I Thought It Was Just Me (But It Isn't): Making the Journey form "What Will People Think?" to "I Am Enough" by Brene Brown, Ph. D., LMSW

I've been intrigued with Brené Brown's work since I listened to her Ted Talk on Vulnerability. I finally got around to starting to read her books. I expected I Thought It Was Just Me (But It Isn't): Making the Journey from "What Will People Think?" to "I Am Enough" to be a reiteration of all the things I've heard her say in her talks and classes and in her interviews. It was that but it was also more. In fact, it was more than I expected or perhaps was ready for. I sat down intending to simply read the book and ended up deciding to take her advice and work through the exercises. I didn't always like the answers that arose for me, but it was worth the time it took. I Thought It Was Just Me (But It Isn't) pushed me to examine my thoughts and my attitudes toward shame and blame and vulnerability and strength. I started the book thinking that I'd already done this work, so this would just be me learning more about the topic. Brown breaks down shame and connection in ways that make her points highly relatable and highly relevant. As a writer, I found Brown's research also provides insight into writing characters who are mired in shame and those who aren't.  I Thought It Was Just Me (But It Isn't) is a book based on research but written for every human, but particularly women and girls, who have ever been shamed into silence or into roles they didn't want to live.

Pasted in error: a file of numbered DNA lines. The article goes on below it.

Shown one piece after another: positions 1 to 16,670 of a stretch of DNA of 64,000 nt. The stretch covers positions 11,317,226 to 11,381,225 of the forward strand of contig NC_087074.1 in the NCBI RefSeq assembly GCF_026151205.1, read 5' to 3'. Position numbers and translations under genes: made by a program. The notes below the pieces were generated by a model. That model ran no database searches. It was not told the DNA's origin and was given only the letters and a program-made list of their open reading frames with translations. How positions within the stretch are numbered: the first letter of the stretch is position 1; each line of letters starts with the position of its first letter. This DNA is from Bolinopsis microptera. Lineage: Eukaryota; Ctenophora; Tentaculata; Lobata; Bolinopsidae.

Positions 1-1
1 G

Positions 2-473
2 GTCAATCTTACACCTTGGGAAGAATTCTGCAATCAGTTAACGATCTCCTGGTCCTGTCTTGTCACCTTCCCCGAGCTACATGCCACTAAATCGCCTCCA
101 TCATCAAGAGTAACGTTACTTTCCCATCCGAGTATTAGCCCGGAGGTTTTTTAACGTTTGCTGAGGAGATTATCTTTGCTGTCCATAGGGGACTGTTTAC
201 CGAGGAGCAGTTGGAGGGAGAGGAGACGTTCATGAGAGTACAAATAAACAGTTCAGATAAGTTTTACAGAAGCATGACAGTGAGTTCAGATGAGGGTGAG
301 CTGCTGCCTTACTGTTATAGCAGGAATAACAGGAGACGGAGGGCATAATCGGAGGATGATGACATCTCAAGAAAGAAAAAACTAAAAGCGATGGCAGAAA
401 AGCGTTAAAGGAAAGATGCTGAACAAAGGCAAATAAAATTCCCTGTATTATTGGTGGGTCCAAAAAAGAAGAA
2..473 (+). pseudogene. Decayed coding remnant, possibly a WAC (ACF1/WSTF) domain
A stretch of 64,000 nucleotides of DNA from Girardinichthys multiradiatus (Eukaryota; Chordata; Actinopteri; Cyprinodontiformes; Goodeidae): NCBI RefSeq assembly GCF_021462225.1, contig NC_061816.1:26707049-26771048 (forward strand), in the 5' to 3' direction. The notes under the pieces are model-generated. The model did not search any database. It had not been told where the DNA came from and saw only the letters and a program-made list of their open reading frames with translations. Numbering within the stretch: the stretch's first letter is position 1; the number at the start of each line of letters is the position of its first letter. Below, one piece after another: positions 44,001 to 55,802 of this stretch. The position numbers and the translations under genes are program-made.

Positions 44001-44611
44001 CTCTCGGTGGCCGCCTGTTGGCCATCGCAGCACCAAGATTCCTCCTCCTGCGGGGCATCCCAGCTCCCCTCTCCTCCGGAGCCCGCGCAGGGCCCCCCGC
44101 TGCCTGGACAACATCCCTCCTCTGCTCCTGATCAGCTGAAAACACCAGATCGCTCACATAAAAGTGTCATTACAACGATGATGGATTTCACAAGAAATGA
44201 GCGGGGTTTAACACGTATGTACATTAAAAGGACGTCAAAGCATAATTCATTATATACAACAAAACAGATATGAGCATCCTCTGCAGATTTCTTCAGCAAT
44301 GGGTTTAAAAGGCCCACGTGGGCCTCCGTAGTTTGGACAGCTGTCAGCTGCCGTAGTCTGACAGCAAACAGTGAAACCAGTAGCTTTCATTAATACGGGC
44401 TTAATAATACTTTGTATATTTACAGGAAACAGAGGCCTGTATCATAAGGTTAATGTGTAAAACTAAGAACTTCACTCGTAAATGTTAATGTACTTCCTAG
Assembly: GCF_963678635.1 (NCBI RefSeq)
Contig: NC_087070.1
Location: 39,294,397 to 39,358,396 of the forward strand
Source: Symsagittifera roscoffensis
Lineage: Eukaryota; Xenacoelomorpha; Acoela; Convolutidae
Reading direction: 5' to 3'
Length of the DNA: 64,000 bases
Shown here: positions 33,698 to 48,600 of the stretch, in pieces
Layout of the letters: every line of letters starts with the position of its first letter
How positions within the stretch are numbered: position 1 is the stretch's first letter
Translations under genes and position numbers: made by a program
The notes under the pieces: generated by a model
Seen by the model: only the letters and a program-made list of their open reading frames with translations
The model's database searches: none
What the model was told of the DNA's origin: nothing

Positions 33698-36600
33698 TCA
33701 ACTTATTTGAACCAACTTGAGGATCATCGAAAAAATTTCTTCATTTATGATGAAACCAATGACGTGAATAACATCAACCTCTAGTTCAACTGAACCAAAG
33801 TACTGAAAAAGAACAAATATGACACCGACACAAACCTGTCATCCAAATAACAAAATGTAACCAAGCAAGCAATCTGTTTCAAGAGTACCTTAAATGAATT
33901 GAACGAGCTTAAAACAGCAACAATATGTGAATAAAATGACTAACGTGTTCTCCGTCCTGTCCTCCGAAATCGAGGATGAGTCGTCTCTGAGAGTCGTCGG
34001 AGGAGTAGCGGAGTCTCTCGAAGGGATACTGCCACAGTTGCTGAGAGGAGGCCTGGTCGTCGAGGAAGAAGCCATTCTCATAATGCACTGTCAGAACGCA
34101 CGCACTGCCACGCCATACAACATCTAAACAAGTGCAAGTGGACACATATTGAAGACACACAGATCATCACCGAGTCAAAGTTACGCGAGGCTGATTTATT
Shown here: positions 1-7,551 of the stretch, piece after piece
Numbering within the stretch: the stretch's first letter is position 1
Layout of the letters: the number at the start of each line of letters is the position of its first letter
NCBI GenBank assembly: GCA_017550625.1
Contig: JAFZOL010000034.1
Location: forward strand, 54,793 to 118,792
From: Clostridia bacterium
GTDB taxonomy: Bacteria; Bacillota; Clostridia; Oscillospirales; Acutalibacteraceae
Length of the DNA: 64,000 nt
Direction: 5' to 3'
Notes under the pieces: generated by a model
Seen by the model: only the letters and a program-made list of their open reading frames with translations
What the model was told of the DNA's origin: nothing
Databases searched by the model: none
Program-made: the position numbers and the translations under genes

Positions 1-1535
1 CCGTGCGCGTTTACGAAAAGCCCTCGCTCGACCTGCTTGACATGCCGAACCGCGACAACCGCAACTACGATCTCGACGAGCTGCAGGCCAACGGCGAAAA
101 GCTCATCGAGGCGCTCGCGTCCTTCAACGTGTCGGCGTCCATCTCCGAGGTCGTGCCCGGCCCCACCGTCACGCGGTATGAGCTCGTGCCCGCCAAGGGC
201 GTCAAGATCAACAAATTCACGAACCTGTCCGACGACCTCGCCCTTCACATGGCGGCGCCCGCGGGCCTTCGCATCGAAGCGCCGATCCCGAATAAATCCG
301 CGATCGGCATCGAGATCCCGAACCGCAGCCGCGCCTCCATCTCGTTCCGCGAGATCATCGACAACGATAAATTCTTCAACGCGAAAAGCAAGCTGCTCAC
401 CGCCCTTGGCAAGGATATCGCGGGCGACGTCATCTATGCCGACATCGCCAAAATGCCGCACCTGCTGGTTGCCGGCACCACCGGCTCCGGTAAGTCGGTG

For more on my thoughts on shame, read my blog post Shame: An Old Foe Still in the Shadows.




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